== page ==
New year, new you, boo. You've decided you want to switch up your look with something edgy, new, tiny, and adorable. You want a new piercing, but you're wondering: Does a cartilage piercing hurt? Here's what you need to know.
Cartilage piercings are one of the most common body modifications, right after basic earlobe piercings. A cartilage piercing can be done on the nose or the upper ear area. If you're doing your research by reading this article and others, good for you! In-depth research on any body modification is a wise and critical move. However, while I can tell you the different methods of cartilage piercing and how to spot a legitimate parlor, I can't exactly tell you if your cartilage piercing will hurt or not, and to what degree.
Similar to tattoos, every person will have a unique experience. However, I can tell you that most people start with a cartilage piercing and as a result, go on to get tattoos and various other piercings, partly because the experience wasn't horrendous.
So, what can you expect? If you are concerned about pain, go to a salon or parlor that uses a needle instead of a gun. Why? Well, a gun is likely less sterile, according to Safe Piercing. In fact, using a piercing gun for cartilage is actually outlawed because it's so blunt. The gun forces a stud through the ear, causing skin to rip in order to make room for the jewelry. It also pinches the jewelry back against the skin, suffocating the new wound and preventing it from breathing and healing properly.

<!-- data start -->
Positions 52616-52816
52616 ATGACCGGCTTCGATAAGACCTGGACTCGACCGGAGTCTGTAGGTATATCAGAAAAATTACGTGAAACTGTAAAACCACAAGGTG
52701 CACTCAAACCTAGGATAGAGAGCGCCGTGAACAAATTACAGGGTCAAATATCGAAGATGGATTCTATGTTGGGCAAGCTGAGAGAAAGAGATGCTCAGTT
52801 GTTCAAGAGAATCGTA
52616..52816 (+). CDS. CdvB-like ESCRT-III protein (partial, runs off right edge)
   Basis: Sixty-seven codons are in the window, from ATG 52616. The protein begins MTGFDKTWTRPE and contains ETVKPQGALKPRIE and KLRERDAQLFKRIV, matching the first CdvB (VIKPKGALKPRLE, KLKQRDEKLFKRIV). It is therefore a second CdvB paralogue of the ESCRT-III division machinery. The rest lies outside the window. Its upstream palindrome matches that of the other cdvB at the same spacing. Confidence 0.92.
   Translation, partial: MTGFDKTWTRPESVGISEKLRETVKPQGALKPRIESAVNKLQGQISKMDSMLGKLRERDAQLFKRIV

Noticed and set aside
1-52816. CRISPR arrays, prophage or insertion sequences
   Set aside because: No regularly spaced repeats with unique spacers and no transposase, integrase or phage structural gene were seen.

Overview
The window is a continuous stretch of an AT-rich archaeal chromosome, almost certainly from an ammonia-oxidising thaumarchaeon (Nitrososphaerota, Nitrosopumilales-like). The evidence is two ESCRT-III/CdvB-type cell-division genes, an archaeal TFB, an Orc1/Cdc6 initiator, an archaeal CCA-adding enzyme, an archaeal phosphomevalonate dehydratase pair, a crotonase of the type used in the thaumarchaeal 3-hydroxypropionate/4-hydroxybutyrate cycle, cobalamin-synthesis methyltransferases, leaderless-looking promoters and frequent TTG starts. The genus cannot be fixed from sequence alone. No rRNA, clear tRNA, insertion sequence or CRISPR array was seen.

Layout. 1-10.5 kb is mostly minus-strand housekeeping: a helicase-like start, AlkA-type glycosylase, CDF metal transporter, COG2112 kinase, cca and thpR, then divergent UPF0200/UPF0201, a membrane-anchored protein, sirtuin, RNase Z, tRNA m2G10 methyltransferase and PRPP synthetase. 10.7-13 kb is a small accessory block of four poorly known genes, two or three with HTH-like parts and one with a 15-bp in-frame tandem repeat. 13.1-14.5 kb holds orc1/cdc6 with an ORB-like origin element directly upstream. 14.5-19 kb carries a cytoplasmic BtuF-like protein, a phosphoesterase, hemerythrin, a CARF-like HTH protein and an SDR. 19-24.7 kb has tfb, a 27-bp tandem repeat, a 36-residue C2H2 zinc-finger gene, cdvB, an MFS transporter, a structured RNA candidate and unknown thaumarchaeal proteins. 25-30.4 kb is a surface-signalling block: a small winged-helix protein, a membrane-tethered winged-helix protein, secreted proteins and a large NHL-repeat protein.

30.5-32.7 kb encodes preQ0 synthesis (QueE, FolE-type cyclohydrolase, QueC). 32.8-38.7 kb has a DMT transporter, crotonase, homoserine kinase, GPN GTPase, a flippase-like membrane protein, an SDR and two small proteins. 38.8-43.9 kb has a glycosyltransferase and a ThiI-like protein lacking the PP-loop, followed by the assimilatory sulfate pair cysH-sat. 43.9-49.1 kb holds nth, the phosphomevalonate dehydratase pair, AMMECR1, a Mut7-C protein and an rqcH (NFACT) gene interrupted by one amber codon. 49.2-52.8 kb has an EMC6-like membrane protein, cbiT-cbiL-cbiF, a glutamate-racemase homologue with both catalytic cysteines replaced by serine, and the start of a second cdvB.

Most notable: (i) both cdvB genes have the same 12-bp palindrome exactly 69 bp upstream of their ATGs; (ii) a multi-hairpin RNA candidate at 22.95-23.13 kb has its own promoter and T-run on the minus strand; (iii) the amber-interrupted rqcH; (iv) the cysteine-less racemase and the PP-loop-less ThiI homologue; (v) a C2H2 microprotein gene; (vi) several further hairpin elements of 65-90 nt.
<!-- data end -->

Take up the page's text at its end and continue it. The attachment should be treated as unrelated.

A better alternative is to use an extremely sharp, hallow piercing needle. This is the chosen instrument of true professionals, as it gently slices through the skin to make room for the jewelry. It's a much less forceful approach, leaving the tissue far less traumatized.
Next, the pain you experience is directly related to your aftercare. While the initial piercing pain is likely fleeting, like a cat scratch, it's the potential post-piercing infection that will really hurt. You'll want to wash your new piercing with soap and a saline solution twice a day, and stay away from rubbing alcohol. When it's wet, you can "turn" the piercing to prevent clogging.
Overall, doing your research and going in with an attitude of excitement, instead of all-out fear, will help make your cartilage piercing a pleasantly memorable experience.
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